Our digital world and data are growing faster today than any time in the past—even faster than our computing power. Deep learning helps us quickly make sense of immense data, and offers users the best AI-powered products and experiences.

To continually improve user experience, our challenge, then, is to quickly improve our deep learning models for existing and emerging application domains. Model architecture search creates important new improvements, but this search often depends on epiphany; Breakthroughs often require complex reframing of the modeling problem, and can take weeks or months of testing.

**It be great if we could supplement model architecture search with more reliable ways to improve model accuracy**.

Today, we are releasing a large-scale study showing that deep learning accuracy improves predictably as we grow training data set size. Through empirical testing, we find predictable accuracy scaling as long as we have enough data and compute power to train large models. These results hold for a broad spectrum of state-of-the-art models over four application domains: machine translation, language modeling, image classification, and speech recognition.

More specifically, our results show that generalization error—the measure of how well a model can predict new samples—decreases as a power-law of the training data set size. Prior theoretical work also shows that error scaling should be a power-law. However, these works typically predict a “steep” learning curve—the power-law exponent is expected to be -0.5—suggesting models should learn very quickly. Our empirically-collected learning curves show smaller magnitude exponents in the range [-0.35, -0.07]: Real models actually learn real-world data more slowly than suggested by theory.

As an example, consider our results for word language modeling below (Note the log-log scale!):

For word language modeling, we test LSTM and RHN models on subsets of the Billion Word dataset. The figure above shows each model architecture’s validation error (an approximation to generalization error) for the best-fit model size at each training set size. These learning curves are each predictable power-laws, which surprisingly have the same power-law exponent. On larger training sets, models tend away from the curve, but we find that optimization hyperparameter search often closes the gap.

**Model error improves starting with “best guessing” and following the power-law curve down to “irreducible error”**.

More generally, our empirical results suggest that learning curves take the following form (Again, log-log scale!):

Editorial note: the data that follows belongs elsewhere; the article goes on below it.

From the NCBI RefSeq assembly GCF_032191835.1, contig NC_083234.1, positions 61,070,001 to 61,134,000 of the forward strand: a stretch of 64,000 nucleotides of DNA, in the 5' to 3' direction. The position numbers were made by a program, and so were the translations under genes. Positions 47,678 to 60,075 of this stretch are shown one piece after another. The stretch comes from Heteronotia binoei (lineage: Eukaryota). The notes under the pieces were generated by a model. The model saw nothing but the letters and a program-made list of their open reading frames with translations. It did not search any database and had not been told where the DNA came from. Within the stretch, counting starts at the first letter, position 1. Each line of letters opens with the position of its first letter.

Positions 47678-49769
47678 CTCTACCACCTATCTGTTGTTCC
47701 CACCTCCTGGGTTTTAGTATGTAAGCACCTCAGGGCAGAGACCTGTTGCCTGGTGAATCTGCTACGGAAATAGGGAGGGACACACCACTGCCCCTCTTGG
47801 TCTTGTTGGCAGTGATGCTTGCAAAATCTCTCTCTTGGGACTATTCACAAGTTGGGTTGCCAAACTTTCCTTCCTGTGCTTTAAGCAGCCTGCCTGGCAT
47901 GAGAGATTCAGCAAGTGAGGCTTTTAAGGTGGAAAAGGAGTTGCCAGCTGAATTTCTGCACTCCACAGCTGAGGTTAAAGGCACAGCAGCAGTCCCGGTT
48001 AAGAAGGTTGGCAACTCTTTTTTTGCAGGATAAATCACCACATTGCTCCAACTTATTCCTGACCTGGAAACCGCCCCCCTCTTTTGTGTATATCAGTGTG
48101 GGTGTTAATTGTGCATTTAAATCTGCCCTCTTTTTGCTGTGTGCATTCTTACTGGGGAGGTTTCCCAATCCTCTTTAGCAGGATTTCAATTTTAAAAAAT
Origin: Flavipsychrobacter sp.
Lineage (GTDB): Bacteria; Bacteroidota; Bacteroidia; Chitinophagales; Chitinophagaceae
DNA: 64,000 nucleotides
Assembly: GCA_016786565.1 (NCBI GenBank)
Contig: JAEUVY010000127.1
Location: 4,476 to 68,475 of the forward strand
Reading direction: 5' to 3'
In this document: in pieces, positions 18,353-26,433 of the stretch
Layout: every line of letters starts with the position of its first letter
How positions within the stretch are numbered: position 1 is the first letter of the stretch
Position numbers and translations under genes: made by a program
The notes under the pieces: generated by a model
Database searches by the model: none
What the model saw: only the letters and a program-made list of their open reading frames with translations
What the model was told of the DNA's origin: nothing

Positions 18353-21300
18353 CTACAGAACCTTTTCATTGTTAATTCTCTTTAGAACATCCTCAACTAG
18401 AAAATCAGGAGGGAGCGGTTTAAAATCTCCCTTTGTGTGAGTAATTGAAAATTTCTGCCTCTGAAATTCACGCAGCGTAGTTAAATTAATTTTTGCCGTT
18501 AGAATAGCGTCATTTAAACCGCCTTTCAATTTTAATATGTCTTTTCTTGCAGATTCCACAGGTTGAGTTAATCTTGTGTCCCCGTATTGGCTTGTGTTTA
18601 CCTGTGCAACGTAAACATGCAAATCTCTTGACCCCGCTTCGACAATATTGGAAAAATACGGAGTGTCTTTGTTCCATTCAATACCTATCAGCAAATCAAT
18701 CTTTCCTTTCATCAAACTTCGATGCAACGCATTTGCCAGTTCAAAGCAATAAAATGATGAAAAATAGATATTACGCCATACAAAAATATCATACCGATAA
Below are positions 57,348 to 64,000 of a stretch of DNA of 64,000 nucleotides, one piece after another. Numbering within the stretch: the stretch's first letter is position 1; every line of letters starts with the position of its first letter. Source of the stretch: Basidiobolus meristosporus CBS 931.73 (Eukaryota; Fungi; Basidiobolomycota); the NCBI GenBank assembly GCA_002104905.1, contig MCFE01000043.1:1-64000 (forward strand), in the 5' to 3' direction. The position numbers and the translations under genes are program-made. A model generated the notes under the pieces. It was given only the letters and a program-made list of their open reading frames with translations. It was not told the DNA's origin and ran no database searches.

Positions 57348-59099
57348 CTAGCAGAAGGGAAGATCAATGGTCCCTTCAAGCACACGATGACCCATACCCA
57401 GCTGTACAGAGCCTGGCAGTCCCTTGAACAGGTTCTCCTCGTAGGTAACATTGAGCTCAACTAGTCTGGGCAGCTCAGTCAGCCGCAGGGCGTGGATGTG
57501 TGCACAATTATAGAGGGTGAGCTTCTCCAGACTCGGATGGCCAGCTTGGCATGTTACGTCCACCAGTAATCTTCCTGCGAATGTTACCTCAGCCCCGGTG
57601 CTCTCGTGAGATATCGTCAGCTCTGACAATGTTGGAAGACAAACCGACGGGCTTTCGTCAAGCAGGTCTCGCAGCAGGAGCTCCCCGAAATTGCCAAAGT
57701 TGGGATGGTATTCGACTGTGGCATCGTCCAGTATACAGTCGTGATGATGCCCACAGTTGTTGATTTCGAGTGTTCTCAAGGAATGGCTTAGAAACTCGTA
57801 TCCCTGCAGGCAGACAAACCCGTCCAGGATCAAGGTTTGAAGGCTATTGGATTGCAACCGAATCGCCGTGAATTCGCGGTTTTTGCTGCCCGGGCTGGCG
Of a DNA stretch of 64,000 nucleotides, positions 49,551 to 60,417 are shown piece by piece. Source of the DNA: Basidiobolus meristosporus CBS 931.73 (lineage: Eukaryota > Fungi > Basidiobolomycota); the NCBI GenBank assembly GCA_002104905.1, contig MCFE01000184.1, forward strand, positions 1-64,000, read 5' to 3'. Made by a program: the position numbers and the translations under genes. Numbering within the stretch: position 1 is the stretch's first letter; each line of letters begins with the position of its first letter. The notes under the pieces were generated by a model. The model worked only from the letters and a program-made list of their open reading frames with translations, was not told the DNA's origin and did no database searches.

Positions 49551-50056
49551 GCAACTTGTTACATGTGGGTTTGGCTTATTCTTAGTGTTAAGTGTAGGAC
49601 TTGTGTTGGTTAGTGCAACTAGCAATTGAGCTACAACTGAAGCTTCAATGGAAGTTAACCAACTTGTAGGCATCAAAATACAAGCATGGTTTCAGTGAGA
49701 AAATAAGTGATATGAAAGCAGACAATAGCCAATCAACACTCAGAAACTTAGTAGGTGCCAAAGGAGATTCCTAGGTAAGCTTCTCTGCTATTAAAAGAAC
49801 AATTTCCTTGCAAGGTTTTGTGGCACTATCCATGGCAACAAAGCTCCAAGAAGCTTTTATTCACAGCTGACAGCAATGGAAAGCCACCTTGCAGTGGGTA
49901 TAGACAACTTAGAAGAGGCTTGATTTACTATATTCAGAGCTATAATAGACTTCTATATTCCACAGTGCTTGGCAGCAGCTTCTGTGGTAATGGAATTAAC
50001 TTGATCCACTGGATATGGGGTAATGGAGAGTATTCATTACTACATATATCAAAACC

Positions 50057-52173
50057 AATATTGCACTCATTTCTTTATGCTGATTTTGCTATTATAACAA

The figure above shows a cartoon sketch power-law plot that breaks down learning curve phases for real applications. The curve begins in the small data region, where models struggle to learn from a small number of training samples. Here, models only perform as well as “best” or “random” guessing. The middle portion of learning curves is the power-law region, where each new training sample provides information that helps models improve predictions on previously unseen samples. The power-law exponent defines the steepness of this curve (slope when viewed in log-log scale). The exponent is an indicator of the difficulty of understanding the data. Finally, for most real world applications, there is likely to be a non-zero lower-bound error past which models will be unable to improve (we have yet to reach irreducible error on our real-world tests, but we’ve tested that it exists for toy problems). This irreducible error is caused by a combination of factors inherent in real-world data.

Across the applications we test, we find:

- Power-law learning curves exist across all applications, model architectures, optimizers, and loss functions.
- Most surprisingly, for a single application, different model architectures and optimizers show the same power-law exponent. The different models learn at the same relative rate as training set size increases.
- The required model size (in number of parameters) to best fit each training set grows sublinearly in the training set size. This relationship is also empirically predictable.

We hope that these findings can spark a broader conversation in the deep learning community about ways that we can speed up deep learning progress. For deep learning researchers, learning curves can assist model debugging and predict the accuracy targets for improved model architectures. There is opportunity for redoubled effort to theoretically predict or interpret learning curve exponents. Further, predictable learning curves can guide decision-making about whether or how to grow data sets, system design and expansion, and they underscore the importance of continued computational scaling.

**More details and data can be found in our paper**: Deep Learning Scaling is Predictable, Empirically

**Authors**: Joel Hestness, Sharan Narang, Newsha Ardalani, Gregory Diamos, Heewoo Jun, Hassan Kianinejad, Md. Mostofa Ali Patwary, Yang Yang, Yanqi Zhou, Yi Li

This work would not have been possible without the significant efforts of the Systems team at Baidu Silicon Valley AI Lab (SVAIL). In addition to co-authors, we specifically thank members of the machine learning research team, Rewon Child, Jiaji Huang, Sercan Arik, and Anuroop Sriram, who have provided valuable feedback. We also thank those who have contributed to the discussion: Awni Hannun, Andrew Ng, Ilya Sutskever, Ian Goodfellow, Pieter Abbeel.